Counsel and the Commonweal: Secrecy, Privacy, and Political Accountability
followed by a drinks reception at the Cafe, Palace Green Library.
This event is part of the IMEMS Openness and Secrecy seminar series for 2015/16. Please note that places are limited and will be allocated on a first-come, first-served basis. To book your place click here.
Abstract: The importance of good counsel was commonly recognised throughout the medieval and early modern eras. It was agreed that kings required advice in order to rule for the common good; counsel prevented them from degenerating into tyrants who governed for their own or their favourites’ private sectional benefit. Arguments for good counsel often appear to be commonplaces of an unchanging political discourse stretching from (at least) the late thirteenth to the late seventeenth centuries. However, as this paper will show, there were a number of inescapable tensions within counsel, one of which was between the practical need for secrecy and discretion and the desire for inclusive, representative counsel which could be held to account. This was manifested in periodic calls for parliament to appoint the king’s advisers and for a clear record of the counsel which they gave to the monarch. Yet such ideas disrupted the smooth and natural flows of informal counsel and they dangerously impinged on royal sovereignty. Arguably the late sixteenth and early seventeenth centuries saw growing emphasis on the necessity of secrecy and privacy as humanist discourse emphasised more and more the arcana imperii under the influence of ‘reason of state’. This paper uses conciliar institutions, oaths, and practices, as well as arguments about advice-giving, to examine whether such a narrative is correct or whether such demands had always been present within counsel. It then outlines the extent to which there was a move away from privy counsel to a more public arena of political discussion in the mid to late seventeenth century.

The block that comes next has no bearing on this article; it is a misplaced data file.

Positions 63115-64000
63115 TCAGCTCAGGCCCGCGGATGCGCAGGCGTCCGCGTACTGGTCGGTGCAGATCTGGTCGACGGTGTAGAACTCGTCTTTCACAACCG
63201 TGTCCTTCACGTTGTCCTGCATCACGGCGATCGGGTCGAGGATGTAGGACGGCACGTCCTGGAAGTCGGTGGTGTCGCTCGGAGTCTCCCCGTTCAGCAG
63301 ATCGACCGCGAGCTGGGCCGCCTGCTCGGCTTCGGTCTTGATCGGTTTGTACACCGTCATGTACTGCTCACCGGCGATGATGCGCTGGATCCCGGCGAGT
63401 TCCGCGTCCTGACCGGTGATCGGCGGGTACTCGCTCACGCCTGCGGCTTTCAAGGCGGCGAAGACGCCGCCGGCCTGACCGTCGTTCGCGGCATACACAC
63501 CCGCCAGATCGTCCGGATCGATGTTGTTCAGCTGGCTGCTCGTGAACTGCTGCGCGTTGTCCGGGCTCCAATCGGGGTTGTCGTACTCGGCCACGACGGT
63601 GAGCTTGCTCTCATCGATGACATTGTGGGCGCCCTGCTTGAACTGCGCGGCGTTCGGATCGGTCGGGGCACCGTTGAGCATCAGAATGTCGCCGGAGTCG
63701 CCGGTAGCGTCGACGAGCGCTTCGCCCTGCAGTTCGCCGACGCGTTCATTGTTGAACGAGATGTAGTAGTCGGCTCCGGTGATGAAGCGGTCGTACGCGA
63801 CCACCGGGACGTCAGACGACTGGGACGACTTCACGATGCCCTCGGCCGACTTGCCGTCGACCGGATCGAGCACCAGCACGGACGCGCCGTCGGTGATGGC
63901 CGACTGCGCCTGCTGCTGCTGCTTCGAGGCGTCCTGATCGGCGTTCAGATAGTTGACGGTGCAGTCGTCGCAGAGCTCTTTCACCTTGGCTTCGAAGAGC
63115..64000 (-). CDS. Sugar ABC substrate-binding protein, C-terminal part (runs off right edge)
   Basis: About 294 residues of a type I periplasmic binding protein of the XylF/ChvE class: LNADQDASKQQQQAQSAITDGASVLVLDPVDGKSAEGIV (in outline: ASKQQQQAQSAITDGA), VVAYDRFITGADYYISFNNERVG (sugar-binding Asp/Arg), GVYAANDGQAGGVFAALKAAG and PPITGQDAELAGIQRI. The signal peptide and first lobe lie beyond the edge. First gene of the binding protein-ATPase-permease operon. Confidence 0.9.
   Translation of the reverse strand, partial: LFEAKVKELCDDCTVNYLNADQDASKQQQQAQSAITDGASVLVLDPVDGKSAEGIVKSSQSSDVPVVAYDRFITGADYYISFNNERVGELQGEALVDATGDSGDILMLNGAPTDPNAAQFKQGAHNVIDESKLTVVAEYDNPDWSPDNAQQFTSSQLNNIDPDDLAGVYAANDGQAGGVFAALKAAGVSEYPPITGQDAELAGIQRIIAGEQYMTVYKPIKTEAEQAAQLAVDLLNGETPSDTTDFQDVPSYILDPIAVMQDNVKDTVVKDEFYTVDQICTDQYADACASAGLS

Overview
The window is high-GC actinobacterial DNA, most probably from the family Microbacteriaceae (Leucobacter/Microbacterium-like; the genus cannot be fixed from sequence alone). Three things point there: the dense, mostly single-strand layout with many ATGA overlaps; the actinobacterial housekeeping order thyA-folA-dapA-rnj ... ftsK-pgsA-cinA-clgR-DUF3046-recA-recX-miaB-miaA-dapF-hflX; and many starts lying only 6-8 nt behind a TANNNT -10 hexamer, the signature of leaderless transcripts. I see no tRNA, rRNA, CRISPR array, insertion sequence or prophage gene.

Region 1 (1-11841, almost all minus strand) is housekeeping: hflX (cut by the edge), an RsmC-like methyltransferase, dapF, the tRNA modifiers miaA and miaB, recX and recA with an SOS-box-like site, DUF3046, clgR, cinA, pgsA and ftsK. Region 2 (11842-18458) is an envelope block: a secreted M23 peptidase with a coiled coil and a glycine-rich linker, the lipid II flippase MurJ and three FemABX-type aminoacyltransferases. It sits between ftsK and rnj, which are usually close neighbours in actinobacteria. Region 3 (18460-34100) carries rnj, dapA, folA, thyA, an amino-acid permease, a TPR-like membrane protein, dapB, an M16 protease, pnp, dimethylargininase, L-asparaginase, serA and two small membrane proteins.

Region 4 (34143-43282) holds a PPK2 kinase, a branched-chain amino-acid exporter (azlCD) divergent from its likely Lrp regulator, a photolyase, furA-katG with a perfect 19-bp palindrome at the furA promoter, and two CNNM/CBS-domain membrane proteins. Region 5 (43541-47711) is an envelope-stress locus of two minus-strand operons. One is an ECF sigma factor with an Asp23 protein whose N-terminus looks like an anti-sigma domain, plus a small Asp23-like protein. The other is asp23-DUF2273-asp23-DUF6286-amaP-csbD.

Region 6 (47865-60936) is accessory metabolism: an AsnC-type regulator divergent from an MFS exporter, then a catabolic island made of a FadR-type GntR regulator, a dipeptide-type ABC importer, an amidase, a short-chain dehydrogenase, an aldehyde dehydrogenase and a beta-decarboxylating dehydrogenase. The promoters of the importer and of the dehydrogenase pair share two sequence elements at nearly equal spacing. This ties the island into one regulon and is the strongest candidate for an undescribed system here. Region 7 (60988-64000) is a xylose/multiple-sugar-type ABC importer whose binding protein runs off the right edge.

Dr Jacqueline Rose is Lecturer in History at the University of St Andrews. She researches and teaches extensively in early modern British political, religious, and intellectual history. Her book Godly Kingship in Restoration England: The Politics of the Royal Supremacy, 1660-1688, published by Cambridge University Press in 2011, won the Royal Historical Society’s Whitfield Prize. She is currently editing a volume of essays entitled The Politics of Counsel in England and Scotland, 1286-1707 and writing a monograph on Kingship and Counsel in Early Modern England. For more information about Jacqueline and her work, see http://www.st-andrews.ac.uk/history/staff/jacquelinerose.html and http://politicsofcounsel.wp.st-andrews.ac.uk/
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